Astronomers have detected an ancient stellar remnant that’s 10 times fainter than the dimmest white dwarf ever discovered. Fortuitously orbited by a pulsar, this cold and collapsed star consists of crystallized carbon — essentially making it an Earth-sized diamond in space. Indeed, this white dwarf would have never been discovered if it hadn’t been for the pulsar that spins around it.
Be prepared for a whole hell of a lot of scrolling. This map is pretty awesome in the sense that it really puts perspective on just how much distance there is between us and basically everything in just our small corner of the Milky Way.
Genetic research has already discovered that early humans in Europe mingled genes (bumped uglies) with Neanderthals, now it looks like Tibetans’ unique tolerance for extremely high altitudes can directly be traced to genes from another long extinct hominid race, the Denisovans. Denisovans were one of many ancient human species that lived at the same time as early Homo sapiens. The genes that Tibetans inherited allow for a better use of blood oxygen at higher altitudes that would make lesser mortals’ blood thicken above 15,000 feet to deadly levels.
The search for the source or trigger or whatever for consciousness in the human brain has been a long one, and recently neurologists accidentally stumbled upon a part of the brain that turns consciousness on and off like a switch, and it’s just a thin layer of tissue separating one part of the brain from the other. The discovery was made by researchers at George Washington University were using deep brain electrodes to monitor brain signals and try to pinpoint the area of a patient’s brain that was causing her seizures. One of the electrodes was placed on the claustrum, a thin sheet of neurons running between major structures of the brain—and a region that’s never been studied with deep brain electrodes before. Once a high frequency signal was sent to the claustrum, the woman lost consciousness while still appearing to be alert, though her speech slowed dramatically and she became unresponsive to anyone speaking to her. This doesn’t appear to the “the spot” in which human consciousness itself resides, but it does seem to play a big role in its expression.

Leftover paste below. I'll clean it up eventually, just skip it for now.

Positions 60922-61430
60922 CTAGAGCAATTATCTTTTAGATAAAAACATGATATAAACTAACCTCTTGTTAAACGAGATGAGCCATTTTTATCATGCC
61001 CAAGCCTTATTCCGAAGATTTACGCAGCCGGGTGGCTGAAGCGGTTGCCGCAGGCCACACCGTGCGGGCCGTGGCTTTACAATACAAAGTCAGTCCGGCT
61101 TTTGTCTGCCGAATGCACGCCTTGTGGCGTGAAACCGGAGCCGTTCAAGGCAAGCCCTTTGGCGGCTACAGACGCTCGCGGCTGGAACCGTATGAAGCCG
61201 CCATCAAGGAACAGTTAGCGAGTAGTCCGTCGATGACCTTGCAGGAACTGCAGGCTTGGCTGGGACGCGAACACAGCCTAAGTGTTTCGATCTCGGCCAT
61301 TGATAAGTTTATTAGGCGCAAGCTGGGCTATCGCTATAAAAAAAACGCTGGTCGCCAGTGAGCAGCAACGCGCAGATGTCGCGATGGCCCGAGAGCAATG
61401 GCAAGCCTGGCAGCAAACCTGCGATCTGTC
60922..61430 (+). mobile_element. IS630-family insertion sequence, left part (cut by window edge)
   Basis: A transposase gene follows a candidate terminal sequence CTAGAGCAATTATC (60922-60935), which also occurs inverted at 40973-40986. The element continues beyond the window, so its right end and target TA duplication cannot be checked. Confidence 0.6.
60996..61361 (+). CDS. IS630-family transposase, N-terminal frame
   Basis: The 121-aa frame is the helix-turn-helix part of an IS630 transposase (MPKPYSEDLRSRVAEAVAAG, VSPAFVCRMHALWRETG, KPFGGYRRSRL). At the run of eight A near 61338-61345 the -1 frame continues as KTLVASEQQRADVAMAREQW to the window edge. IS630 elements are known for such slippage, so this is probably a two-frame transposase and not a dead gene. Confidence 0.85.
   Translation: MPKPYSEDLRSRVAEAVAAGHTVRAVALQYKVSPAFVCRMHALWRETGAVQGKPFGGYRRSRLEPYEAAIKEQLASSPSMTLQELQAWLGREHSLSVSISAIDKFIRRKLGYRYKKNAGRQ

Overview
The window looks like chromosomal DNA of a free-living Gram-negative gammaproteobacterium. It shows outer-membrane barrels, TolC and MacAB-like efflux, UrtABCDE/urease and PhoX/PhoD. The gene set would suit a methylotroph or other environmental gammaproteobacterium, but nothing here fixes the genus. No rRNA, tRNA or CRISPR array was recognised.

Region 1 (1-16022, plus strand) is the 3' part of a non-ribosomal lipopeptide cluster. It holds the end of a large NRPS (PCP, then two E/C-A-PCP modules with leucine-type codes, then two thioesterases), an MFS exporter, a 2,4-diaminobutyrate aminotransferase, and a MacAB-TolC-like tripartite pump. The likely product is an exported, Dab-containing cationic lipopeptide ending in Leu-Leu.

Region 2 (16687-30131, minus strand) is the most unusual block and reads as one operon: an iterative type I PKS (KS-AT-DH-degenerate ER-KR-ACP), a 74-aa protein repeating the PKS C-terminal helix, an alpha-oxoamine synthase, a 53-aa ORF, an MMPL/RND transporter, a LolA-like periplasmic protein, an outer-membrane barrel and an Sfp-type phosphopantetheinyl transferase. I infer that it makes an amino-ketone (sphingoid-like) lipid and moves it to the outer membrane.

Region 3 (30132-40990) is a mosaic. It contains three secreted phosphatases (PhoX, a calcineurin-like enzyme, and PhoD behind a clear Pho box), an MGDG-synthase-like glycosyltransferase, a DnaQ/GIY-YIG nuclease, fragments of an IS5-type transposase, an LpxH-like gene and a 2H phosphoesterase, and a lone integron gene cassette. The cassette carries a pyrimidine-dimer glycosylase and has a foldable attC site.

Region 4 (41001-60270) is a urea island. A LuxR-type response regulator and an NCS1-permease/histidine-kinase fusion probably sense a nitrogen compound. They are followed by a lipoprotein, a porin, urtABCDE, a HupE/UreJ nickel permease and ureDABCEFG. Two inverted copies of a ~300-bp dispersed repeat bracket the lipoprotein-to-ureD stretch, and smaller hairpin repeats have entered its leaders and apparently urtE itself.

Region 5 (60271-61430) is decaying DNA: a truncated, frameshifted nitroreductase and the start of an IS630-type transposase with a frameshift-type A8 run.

The simple principle that illustrates how we may have been misinterpreting quantum mechanics this whole time
At the quantum level, things have been described as “super weird” and “doesn’t make any damn sense based on what we know”, what with quantum particles appearing and disappearing, moving across time and space instantaneously, spontaneously come into being and annihilate, seeming to exist in multiple places at once, etc etc. But one interesting experiment has shown that perhaps the quantum world does operate with some kind of mechanics we already understand, even by certain principles of classical physics.
The experiments involve an oil droplet that bounces along the surface of a liquid. The droplet gently sloshes the liquid with every bounce. At the same time, ripples from past bounces affect its course. The droplet’s interaction with its own ripples, which form what’s known as a pilot wave, causes it to exhibit behaviors previously thought to be peculiar to elementary particles — including behaviors seen as evidence that these particles are spread through space like waves, without any specific location, until they are measured.
Diabetes is a disease that affects more and more people every year, especially in the US, because fat unhealthy Americans or whatever you’re about to say. While diabetes isn’t the death sentence that it used to be, it still can drastically reduce one’s life span as well as just being an enormous pain in the ass. As a more permanent solution to insulin or injections, scientists have now developed a bionic pancreas— basically it’s an insulin pump embedded in your body that uses sensors to check blood glucose levels every five minutes and doles out the amount of insulin needed.
While most mammals have long become comfortable to land, a neat thing happens when your body or that of any mammal is submerged in water— instantly, your heart rate slows, blood begins to flow away from the limbs into the torso to combat the external pressure and oxygen is used more efficiently. Even just dipping your face in water for a few seconds will trigger this lowered heart rate. This entire combination of reactions can not only help to lower stress, but it makes it possible to dive to depths that otherwise might crush your lungs like tinfoil.